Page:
Temple Mount agreement won’t lead to immediate calm
Analysis: The understandings reached between US Secretary of State Kerry, Prime Minister Netanyahu and King Abdullah in Jordan could definitely contribute to a change in atmosphere, but their actual impact on the wave of terror will only be seen later this week.
The wave of stabbings, vehicular attacks and Molotov cocktails is now being fed by the panic and fear which are disrupting life in Israel and serving as an incentive for young Palestinians who are incited on the social networks. It is also being fed by the narrative of the alleged "executions" of the stabbers, which has become deeply rooted among the Palestinian public, and by the wild incitement from Hamas and the Palestinian Islamic Jihad.
The impact of the false call "All-Aqsa is in danger" has been significantly reduced on the Palestinian street, so the agreement Secretary of State Kerry managed to reach with Prime Minister Benjamin Netanyahu, King Abdullah and Palestinian President Mahmoud Abbas in Jordan will not lead to an immediate change, but could definitely contribute to a change in atmosphere.
Kerry's statement should also be kept in perspective: The understandings were not presented as a written agreement, but as a statement made by Kerry the mediator. This means that they are less binding diplomatically and in terms of international law and, more importantly, each side can interpret them differently.
For that reason, Kerry's statement was also worded in vague terms rather than specific legal terms. We should also pay attention to the fact that Kerry presented the understandings on the Temple Mount as agreements between King Abdullah and Prime Minister Netanyahu. Abbas is not part of these agreements, so they do not bind him, although it’s likely that the Jordanians got Netanyahu to make a small concession towards Abbas.
If the Palestinian claim that Netanyahu has pledged not to execute any new building plans in the settlements is true, we are talking about a tiny concession on Netanyahu's part which is insufficient as far as Abbas is concerned. The Palestinian president left the meeting in Amman without the commission of inquiry he requested for the Temple Mount events, and without a demand that Israel would agree to the status quo from before 2000. As part of that status quo, Israel's security forces did not enter the Temple Mount and the age of worshippers was not restricted.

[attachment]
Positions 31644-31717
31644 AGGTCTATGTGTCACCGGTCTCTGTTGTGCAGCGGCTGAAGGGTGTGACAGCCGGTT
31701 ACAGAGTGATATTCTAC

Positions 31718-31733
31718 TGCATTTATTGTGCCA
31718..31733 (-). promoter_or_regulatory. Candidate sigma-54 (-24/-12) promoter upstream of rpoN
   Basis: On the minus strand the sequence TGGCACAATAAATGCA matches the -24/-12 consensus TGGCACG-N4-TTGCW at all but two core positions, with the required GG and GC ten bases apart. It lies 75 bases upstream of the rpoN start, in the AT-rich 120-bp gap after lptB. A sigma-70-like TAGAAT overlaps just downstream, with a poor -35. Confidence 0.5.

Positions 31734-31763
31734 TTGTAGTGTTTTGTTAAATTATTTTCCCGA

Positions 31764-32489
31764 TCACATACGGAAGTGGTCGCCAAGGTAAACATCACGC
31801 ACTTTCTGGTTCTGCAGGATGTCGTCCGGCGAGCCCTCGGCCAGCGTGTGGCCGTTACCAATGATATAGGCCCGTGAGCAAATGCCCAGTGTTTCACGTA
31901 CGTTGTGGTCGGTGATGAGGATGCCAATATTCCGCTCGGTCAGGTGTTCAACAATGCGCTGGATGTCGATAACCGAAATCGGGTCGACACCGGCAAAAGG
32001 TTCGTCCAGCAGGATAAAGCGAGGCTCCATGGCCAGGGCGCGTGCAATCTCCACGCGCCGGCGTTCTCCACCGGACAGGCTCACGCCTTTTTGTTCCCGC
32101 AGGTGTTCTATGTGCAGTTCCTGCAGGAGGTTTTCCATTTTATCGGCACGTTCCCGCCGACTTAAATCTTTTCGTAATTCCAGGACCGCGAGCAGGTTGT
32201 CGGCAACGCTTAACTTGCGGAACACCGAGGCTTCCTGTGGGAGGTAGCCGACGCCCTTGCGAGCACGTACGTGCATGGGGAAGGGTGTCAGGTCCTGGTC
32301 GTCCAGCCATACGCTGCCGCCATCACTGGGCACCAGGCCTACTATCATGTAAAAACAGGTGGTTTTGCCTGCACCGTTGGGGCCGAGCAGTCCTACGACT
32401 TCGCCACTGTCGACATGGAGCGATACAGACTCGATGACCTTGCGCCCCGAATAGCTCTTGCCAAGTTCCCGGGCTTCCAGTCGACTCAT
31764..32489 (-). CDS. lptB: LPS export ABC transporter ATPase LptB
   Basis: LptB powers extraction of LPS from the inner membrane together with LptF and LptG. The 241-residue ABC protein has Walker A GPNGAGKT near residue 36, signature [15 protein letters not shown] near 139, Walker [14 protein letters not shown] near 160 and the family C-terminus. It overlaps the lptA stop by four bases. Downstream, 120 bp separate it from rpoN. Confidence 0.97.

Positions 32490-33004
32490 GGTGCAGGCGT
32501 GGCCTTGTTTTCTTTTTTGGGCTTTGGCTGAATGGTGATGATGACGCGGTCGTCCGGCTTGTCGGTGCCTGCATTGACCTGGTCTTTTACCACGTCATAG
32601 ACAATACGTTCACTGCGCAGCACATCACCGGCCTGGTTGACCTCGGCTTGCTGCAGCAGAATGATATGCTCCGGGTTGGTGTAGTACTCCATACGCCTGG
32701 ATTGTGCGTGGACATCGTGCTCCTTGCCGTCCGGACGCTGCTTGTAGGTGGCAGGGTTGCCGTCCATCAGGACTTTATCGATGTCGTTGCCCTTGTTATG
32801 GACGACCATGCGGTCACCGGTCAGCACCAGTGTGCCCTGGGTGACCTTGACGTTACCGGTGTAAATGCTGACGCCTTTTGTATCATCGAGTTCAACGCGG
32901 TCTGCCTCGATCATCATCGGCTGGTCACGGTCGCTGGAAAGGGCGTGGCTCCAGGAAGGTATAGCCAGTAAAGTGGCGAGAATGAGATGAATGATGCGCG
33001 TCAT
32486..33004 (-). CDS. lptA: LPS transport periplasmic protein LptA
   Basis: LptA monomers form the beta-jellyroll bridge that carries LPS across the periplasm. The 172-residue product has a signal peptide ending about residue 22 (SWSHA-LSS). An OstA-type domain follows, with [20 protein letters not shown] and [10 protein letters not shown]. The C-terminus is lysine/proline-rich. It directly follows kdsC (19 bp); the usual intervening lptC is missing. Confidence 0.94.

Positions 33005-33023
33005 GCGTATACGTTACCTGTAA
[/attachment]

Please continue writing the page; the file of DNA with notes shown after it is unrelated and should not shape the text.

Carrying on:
Who benefitted from the understandings? Kerry, who can go back home with a diplomatic achievement and proof that the United States is still influential and serves as an important factor in the Middle East; Jordan's king, who is perceived as a responsible adult in the international arena and, at the same time, as the real and main defender of Al-Aqsa in the Muslim and Arab arena, while gaining points in his favor in Washington; and Netanyahu, as Israel reached a Jordanian-initiated decision to install cameras on the Temple Mount in cooperation with Jordan. These cameras will undoubtedly help Israel confute the false narrative that "Al-Aqsa is in danger."
In addition, Israel is not required to return to the status quo which was valid until 2000, as demanded by Abbas. In other words, Israeli security forces will be able to impose order on the Temple Mount whenever the Jewish worshippers in the Western Wall below it are in danger, and will be able to restrict the age of worshippers in the mosques according to the security situation.
Kerry's understandings also remove the French proposal to station international observers on the Temple Mount from the table, and that is another achievement Netanyahu can take credit for.
The provocations of radical elements among the Judea and Samaria settlers during the current olive picking season are adding fuel to the fire and evoking feelings of rage and helplessness among the Palestinians. The security forces should take notice of this matter. While they are allotting forces to handle Jewish rioters, it's not enough. The Jewish rioters could reignite the fire of stabbings and vehicular attacks which is beginning to die down. The State of Israel must not let them drag us all into a new escalation.
Netanyahu knows, however, that one section in the US secretary of state's announcement could lead to a conflict with the radical religious right: The public commitment that non-Muslims, in other words Jews, will not be allowed to pray on the Temple Mount, will challenge all people and organizations that have made it their goal to restore the days of the Temple on the Temple Mount.
This matter should be taken seriously, as there have already been attempts by Jewish terrorists to target the Muslim mosques on the Temple Mount in order to destroy them and rebuild the Temple in their place. There have also been Israeli politicians, like Minister Uri Ariel for example, who prayed there in order to irritate.
The verbal agreement reached in Jordan on Saturday basically reinforces the custom announced by then-Defense Minister Moshe Dayan, immediately after the Temple Mount and Western Wall were liberated in 1967. It's safe to assume, therefore, that if Israeli politicians won’t try to challenge the agreement, the Jordanian king will be committed to support Israel's claims from now on. He has already reinforced the Waqf people operating on his behalf in the mosque area on the Temple Mount.
In conclusion, this a good agreement for Israel, but it's too early to see is as the act which will end the "Facebook intifada." The current wave of terror has its own momentum, the winds in Jerusalem have began to calm down and the riots in the territories have been reduced.
So if no particularly violent incident takes place in the coming days, it's safe to assume that the wave of terror will die down. The coming weekend will likely indicate where this wave is headed to.